I travelled up to Wales by train most of yesterday. It’s a 5-hour journey from Oxford, and even just getting across Wales takes long enough. Shrewsbury is the last big town, and once you’re past that the landscape changes, repeated stretches of grassy hills, only broken up occasionally by stops at small stations. The Cambrian Coast line is known for being a scenic route, and you can almost discount time spent gazing out of the window as part of the holiday.
The train reached Barmouth, and the wide estuary of Afon Mawddach.
Eventually, the train pulled into Dyffryn, I got to the campsite and set down my bag in a large tent.
The rest of our group arrived throughout the day, some people I know very well, others I’ve known for years but never really interacted with, and another person who I only recognised from… keeping up with the news I guess. That took me by surprise.
Meals here are cooked by campers in a kitchen hut on site, dinner was copious - jacket potatoes and baked beans. I get the feeling this is going to be one of those restorative holidays; looking forward to exhausting myself with outdoor activity, eating too much, and laying around on the grass reading the Observer.
We visited Barmouth today, going back on the little coastal railway. Here’s the scene as you step out from the station, you can see St. John’s church just up the hill.
We walked a little along the promenade, it’s a seaside tourist town, but it’s not overly commercial.
There are a few ‘alternative’ independent shops, like the Ebenezer Emporium.
They sell incense, buddhist statues, and these vaguely hippie-looking bags.
Down the road from there is an abandoned hotel, the furniture was all piled up inside.
There are craft shops, antique stores, a laundrette, a co-op, a chippy, a community theatre. Solid stone houses flanked by steep and narrow streets. I ducked into a sweet shop and got a liqorice flyer. I like Barmouth.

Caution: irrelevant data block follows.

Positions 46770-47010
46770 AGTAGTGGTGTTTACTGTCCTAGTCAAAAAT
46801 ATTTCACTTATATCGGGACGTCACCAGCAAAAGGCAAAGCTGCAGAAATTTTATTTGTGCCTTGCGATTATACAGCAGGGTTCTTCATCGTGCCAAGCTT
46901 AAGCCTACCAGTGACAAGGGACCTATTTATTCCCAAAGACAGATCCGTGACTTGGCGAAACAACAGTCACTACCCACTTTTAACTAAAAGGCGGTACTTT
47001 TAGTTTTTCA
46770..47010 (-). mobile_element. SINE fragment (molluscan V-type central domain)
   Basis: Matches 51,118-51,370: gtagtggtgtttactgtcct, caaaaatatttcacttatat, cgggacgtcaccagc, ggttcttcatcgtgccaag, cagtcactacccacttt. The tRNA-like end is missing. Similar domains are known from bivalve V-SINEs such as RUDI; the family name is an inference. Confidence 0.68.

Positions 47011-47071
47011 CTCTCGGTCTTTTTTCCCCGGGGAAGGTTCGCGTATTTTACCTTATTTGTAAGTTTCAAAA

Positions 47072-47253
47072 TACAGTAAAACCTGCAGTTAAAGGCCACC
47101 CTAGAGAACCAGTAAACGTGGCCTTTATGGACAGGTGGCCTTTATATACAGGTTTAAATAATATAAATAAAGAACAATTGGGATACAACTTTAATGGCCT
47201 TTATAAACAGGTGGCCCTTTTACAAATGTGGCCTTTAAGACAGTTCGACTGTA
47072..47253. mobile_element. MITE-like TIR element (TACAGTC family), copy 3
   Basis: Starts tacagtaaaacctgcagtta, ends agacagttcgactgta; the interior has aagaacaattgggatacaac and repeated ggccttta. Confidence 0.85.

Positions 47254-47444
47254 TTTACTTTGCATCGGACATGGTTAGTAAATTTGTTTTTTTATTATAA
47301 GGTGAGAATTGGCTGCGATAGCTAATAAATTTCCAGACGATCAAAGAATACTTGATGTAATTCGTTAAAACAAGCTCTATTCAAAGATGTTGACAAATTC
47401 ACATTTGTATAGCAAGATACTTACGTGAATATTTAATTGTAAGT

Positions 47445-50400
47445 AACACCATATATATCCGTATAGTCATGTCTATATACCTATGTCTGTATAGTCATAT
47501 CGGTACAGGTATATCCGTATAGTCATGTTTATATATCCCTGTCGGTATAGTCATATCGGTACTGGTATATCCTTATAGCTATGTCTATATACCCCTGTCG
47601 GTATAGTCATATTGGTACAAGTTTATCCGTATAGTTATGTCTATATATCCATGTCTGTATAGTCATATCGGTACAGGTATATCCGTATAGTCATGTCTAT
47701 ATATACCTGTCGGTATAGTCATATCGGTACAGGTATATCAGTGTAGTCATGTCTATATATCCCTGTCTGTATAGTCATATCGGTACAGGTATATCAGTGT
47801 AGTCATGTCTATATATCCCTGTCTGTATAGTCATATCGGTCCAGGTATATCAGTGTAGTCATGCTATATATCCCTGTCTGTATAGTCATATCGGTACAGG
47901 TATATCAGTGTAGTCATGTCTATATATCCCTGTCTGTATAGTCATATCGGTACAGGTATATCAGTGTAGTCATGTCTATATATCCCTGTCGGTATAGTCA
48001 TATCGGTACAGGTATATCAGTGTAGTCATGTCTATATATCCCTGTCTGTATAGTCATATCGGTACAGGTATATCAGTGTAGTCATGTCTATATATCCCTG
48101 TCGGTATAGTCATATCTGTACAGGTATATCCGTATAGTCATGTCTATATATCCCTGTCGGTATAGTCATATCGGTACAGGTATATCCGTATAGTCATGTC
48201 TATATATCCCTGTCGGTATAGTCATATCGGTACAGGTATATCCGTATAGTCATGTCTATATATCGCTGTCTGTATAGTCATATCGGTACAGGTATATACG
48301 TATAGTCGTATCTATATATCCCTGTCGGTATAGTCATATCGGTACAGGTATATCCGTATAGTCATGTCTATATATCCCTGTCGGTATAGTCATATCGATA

We headed back to the station, the train schedule is not too regular, especially on a sunday.
There was a small crowd waiting to board the train going north.
Today I went up Snowdon. We were slow setting out in the morning, unsure of which routes to take, or how to split up people into different cars. On arrival at Pen-y-Pass the parking was full, so we drove on to a field just outside Nant Peris, where some guy had put up a handmade parking sign, charging each car £5 for the day. It was a bit dodgy, but the official parking was £10, and there were taxis running from Nant Peris to Pen-y-Pass, it all worked out alright.
The walk up on the miner’s path was very congested, and it got worse at the top, there was a queue for the summit itself. I was happy enough to stop at the train terminal.
There was no water fountain at the top, and I was desperately thirsty so bought an overpriced bottle of fanta (£2.50!) from the cafe. When I heard there was a cafe at the summit, I was imagining something like an old brick building which served tea and cakes. Instead, it was a Big Tourist Mountain, and I wasn’t impressed.
I saw the train chugging up and down. It was fully booked up, and at £26 the tickets were expensive enough that it didn’t make sense to take the train back down (to Llanberis) anyway.
Here’s another view from the top, the clouds stayed high and the landscape was clear.
I went back down by the pyg path, it curves around above the lakes.